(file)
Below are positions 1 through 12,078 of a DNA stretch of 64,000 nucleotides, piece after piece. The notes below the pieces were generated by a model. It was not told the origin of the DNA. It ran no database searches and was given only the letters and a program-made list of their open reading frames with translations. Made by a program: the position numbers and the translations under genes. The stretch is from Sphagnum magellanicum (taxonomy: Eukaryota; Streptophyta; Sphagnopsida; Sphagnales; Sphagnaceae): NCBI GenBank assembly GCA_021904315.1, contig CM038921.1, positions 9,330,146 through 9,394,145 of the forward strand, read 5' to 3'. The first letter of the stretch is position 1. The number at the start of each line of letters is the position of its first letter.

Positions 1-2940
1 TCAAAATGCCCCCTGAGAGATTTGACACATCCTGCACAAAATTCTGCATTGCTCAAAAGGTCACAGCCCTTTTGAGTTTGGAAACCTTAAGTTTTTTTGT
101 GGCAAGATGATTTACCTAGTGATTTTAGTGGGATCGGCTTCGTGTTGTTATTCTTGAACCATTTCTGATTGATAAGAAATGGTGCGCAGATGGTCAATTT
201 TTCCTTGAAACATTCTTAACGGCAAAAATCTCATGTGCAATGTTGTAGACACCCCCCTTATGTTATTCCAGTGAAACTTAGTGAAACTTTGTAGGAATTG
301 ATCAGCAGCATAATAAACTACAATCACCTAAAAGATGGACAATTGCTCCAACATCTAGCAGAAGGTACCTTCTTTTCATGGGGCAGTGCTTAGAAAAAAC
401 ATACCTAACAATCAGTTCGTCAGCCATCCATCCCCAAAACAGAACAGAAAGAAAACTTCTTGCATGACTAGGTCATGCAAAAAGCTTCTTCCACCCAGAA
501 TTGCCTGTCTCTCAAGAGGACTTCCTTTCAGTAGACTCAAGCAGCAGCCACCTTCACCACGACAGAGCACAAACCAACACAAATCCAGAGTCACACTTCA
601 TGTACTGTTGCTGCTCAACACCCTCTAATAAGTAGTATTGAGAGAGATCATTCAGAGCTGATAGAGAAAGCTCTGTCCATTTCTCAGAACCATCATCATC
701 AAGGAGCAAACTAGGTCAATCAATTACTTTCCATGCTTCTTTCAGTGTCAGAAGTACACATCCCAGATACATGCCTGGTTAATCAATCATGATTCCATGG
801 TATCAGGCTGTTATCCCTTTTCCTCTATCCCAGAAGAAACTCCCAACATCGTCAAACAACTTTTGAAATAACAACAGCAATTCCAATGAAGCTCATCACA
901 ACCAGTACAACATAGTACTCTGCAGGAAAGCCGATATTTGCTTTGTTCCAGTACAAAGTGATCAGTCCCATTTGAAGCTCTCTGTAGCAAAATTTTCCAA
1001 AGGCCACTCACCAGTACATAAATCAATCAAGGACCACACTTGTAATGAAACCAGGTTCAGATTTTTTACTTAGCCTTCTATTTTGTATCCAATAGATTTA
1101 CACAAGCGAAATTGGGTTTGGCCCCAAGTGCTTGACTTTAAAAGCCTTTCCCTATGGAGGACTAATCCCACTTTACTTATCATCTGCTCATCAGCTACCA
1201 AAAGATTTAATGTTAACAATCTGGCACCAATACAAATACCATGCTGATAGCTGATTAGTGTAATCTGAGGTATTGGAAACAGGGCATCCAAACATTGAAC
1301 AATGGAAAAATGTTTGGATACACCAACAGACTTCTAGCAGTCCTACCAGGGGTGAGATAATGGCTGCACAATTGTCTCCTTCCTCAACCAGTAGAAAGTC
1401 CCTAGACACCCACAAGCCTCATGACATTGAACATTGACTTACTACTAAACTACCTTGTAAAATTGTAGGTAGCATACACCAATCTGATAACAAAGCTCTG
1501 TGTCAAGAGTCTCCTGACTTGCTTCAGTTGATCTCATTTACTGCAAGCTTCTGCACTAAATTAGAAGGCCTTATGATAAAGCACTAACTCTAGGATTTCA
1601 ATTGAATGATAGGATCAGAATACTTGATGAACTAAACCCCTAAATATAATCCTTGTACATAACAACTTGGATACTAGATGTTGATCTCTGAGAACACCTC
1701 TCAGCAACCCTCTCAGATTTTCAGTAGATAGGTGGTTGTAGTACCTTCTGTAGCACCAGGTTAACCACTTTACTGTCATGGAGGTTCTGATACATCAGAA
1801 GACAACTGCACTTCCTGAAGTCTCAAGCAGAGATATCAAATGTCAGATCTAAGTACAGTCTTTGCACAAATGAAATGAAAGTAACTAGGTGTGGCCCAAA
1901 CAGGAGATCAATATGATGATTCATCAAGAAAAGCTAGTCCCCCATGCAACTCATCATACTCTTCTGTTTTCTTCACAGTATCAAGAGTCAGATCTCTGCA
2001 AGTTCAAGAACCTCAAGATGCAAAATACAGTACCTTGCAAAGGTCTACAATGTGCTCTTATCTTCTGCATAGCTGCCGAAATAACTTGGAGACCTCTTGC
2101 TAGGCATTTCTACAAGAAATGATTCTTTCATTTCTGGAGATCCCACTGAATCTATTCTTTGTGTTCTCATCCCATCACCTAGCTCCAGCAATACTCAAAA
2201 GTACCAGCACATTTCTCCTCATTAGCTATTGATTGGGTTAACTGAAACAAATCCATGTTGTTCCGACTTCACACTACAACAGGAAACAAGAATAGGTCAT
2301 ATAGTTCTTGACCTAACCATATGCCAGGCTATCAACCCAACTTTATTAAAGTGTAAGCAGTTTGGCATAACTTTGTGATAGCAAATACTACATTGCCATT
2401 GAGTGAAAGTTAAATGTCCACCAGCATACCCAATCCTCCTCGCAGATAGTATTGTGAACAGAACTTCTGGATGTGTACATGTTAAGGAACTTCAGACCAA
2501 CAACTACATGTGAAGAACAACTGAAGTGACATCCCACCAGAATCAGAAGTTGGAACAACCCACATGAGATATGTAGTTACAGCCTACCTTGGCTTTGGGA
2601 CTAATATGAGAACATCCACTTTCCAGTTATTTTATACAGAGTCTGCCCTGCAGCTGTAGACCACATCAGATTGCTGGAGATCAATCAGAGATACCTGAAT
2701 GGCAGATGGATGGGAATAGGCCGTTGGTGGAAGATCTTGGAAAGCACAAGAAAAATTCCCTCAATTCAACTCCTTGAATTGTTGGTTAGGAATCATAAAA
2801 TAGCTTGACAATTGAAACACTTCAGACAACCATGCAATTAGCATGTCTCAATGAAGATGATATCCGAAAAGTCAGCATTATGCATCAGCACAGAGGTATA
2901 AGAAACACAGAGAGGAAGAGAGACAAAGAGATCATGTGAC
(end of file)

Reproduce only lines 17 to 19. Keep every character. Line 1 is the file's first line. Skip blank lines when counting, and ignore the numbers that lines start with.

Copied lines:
1401 CCTAGACACCCACAAGCCTCATGACATTGAACATTGACTTACTACTAAACTACCTTGTAAAATTGTAGGTAGCATACACCAATCTGATAACAAAGCTCTG
1501 TGTCAAGAGTCTCCTGACTTGCTTCAGTTGATCTCATTTACTGCAAGCTTCTGCACTAAATTAGAAGGCCTTATGATAAAGCACTAACTCTAGGATTTCA
1601 ATTGAATGATAGGATCAGAATACTTGATGAACTAAACCCCTAAATATAATCCTTGTACATAACAACTTGGATACTAGATGTTGATCTCTGAGAACACCTC